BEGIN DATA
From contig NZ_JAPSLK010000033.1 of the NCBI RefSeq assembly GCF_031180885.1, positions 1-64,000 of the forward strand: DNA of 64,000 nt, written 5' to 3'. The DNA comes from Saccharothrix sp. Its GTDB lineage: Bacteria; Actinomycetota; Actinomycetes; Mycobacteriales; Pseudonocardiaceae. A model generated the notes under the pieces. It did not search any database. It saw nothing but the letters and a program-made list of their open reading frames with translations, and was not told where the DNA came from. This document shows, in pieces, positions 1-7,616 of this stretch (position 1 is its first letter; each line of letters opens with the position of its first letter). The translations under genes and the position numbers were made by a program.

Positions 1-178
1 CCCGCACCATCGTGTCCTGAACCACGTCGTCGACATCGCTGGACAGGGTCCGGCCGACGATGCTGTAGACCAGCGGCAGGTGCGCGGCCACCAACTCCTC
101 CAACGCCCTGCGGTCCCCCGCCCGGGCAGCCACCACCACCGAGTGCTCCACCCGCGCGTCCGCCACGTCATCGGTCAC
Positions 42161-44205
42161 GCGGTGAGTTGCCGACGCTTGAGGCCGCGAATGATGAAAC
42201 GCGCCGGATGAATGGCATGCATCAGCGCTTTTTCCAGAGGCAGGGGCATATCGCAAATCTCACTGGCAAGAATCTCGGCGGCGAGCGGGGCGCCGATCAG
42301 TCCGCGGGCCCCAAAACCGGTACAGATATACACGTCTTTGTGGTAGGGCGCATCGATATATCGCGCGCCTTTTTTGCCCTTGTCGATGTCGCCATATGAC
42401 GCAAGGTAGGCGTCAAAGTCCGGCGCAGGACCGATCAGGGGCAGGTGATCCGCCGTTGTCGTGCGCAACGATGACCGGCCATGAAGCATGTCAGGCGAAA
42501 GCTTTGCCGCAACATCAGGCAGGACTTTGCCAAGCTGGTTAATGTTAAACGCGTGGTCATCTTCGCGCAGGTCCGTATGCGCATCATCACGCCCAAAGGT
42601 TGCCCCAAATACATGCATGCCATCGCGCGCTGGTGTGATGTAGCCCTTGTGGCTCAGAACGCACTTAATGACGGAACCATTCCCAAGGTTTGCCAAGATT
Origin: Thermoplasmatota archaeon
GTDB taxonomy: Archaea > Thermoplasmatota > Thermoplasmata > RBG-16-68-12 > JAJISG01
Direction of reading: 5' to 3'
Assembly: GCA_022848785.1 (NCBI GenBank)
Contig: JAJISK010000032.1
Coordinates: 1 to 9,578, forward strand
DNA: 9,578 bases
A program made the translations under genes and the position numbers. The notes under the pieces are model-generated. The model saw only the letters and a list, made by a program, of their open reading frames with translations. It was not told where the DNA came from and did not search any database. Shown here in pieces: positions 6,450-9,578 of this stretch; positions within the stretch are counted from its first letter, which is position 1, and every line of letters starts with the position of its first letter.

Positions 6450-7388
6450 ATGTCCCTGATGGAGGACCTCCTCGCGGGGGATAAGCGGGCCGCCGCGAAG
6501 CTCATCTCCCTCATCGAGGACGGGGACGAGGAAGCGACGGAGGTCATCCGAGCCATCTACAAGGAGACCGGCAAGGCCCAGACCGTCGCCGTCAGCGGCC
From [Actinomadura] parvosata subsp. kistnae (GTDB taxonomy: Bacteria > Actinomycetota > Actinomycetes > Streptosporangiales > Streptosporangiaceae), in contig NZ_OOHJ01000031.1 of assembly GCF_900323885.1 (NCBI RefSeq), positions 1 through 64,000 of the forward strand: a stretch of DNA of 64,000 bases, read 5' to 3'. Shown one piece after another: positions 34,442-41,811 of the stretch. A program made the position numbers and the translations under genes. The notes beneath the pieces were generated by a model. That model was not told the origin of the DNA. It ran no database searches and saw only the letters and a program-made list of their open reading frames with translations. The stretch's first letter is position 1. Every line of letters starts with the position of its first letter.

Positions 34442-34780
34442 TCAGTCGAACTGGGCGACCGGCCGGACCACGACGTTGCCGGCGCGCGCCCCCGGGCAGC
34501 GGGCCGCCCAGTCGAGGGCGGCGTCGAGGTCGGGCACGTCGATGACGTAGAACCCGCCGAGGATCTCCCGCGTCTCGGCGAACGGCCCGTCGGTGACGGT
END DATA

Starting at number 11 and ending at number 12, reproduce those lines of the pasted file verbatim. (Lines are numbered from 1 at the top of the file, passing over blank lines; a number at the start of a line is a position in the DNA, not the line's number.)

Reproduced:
42601 TGCCCCAAATACATGCATGCCATCGCGCGCTGGTGTGATGTAGCCCTTGTGGCTCAGAACGCACTTAATGACGGAACCATTCCCAAGGTTTGCCAAGATT
Origin: Thermoplasmatota archaeon